South Sudan. Forced to flee but under siege
(text by Baptiste de Cazenove)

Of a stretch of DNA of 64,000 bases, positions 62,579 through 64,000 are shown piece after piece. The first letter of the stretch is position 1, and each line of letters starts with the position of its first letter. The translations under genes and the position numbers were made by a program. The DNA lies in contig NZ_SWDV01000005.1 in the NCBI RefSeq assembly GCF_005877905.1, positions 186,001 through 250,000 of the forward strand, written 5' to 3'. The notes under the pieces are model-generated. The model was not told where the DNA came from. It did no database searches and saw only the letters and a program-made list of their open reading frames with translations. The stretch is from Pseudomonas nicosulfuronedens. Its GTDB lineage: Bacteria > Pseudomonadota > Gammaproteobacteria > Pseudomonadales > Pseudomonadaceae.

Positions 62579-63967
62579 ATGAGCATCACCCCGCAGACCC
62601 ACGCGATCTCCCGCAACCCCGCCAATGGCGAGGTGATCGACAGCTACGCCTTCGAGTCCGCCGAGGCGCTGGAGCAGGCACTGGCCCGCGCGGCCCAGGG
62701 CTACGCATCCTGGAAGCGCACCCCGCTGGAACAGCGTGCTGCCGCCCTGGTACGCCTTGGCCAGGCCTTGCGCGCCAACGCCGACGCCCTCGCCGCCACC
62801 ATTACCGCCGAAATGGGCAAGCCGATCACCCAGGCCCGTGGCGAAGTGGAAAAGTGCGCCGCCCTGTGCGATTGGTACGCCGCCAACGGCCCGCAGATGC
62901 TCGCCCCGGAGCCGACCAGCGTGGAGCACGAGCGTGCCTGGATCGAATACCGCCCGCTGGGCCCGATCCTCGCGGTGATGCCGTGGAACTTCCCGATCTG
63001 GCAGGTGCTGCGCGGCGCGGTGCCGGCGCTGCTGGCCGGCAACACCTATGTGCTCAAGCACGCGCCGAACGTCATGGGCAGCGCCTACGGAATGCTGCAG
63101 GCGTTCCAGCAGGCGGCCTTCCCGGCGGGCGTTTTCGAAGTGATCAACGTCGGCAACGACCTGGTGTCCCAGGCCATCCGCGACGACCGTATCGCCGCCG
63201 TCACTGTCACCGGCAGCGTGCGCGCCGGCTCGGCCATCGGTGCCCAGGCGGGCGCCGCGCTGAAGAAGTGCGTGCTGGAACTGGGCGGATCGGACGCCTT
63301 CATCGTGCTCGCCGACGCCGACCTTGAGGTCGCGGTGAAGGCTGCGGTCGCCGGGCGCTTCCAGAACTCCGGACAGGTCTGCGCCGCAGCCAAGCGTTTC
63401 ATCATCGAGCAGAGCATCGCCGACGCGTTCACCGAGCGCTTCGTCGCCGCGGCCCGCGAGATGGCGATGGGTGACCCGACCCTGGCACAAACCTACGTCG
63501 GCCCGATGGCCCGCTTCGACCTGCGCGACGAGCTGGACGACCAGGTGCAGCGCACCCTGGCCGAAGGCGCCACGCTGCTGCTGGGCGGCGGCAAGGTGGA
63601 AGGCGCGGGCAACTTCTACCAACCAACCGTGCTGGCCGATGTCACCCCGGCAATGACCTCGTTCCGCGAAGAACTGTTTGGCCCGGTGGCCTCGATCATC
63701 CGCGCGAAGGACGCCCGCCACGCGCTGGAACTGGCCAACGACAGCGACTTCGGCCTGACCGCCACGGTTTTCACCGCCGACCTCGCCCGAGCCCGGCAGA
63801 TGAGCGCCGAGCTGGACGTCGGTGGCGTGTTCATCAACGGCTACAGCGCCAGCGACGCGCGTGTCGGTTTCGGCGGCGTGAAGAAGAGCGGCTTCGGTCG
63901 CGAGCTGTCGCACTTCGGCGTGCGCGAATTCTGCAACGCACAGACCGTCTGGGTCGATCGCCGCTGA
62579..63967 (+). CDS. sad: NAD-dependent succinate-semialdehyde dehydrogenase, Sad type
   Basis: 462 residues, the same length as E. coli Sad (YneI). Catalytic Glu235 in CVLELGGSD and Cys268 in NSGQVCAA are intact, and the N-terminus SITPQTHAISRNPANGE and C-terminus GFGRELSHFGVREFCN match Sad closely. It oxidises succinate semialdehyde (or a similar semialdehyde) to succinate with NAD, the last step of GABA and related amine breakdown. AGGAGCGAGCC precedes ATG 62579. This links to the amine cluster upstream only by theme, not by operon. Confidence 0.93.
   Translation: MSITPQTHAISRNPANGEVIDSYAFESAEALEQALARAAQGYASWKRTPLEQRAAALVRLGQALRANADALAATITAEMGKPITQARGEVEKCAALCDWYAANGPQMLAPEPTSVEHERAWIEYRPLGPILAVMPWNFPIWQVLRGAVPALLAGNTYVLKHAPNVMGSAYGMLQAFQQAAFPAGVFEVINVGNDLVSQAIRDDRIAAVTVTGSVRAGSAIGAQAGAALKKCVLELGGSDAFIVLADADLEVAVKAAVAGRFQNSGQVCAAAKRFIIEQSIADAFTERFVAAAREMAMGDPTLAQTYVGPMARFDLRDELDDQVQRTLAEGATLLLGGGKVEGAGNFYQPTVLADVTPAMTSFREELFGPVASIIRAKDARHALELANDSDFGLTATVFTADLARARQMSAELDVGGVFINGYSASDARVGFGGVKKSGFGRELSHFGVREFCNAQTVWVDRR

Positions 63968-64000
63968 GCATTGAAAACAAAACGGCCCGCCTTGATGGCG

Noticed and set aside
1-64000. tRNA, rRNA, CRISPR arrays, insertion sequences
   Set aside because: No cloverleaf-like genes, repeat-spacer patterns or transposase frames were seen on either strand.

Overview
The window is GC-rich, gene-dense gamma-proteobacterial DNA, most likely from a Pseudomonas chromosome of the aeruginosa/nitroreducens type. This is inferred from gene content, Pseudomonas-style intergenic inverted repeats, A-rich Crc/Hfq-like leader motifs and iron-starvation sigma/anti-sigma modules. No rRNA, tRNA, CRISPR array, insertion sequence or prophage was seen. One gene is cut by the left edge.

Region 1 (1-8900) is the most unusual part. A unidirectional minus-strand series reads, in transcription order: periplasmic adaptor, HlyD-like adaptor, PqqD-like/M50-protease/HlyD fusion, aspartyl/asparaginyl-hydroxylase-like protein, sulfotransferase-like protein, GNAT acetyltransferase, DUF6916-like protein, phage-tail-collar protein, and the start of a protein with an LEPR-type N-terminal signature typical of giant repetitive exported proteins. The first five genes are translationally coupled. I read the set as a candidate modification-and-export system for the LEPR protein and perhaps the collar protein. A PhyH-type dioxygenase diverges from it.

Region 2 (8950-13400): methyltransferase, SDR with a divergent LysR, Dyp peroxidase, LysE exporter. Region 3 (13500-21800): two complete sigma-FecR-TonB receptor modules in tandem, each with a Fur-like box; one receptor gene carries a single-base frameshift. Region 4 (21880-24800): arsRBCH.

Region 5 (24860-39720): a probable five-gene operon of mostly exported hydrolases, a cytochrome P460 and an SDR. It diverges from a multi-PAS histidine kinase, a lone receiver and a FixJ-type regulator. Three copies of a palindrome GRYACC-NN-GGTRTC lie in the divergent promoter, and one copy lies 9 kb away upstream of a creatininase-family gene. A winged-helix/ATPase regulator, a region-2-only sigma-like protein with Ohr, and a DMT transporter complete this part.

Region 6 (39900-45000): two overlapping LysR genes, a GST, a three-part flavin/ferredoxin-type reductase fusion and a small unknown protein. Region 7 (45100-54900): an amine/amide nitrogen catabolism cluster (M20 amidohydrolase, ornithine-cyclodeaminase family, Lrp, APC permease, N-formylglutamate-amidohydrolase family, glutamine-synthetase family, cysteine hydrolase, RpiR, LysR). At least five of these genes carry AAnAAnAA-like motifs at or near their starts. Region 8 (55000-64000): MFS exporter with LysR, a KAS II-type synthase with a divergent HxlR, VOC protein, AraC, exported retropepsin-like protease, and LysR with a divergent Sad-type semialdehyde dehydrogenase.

At the end of 2013, civil war breaks out in South Sudan. 33,000 Shilluk, a minority ethnic group, fled Malakal, a strategic town in the country's oil-rich north . Ever since, they have eked a living at a base of the United Nations Mission in South Sudan (UNMISS), transformed into a protection of civilians facility, some 4km away from Malakal. These displaced people are under siege. They have no food but for the ever diminishing international aid that trickles in. They may soon become the last members of this ethnic group on their own land. Following violent combats to regain control from the rebels in July 2015, Malakal is a rubble. It is now a garrison city, inhabited by soldiers and their families. But the government is seeking to repopulate it with President Salva Kiir's own majority ethnic group, the Dinka. Two thousand settlers from the capital were brought in by plane in February. The remaining Shilluk are forced to flee to neighboring Sudan by the pressure exerted by army bombing and starvation. Their kingdom's capital, Wau Shilluk, fell in February to government forces. The Shilluk are the forgotten victims of ethnic cleansing at work in the world's youngest country, born in 2011 from the split of Sudan. At the UNMISS camp, women and children get ready to leave, with the hope of finding refuge in Sudan. Only women and children are allowed to depart by the loyalist troops; men must remain enclosed in their open sky prison. The UNMISS fears a final assault by government forces, even deadlier than the February 2016 attack on the camp. The Shilluk kingdom would then disappear and its ancestral culture vanish in exile.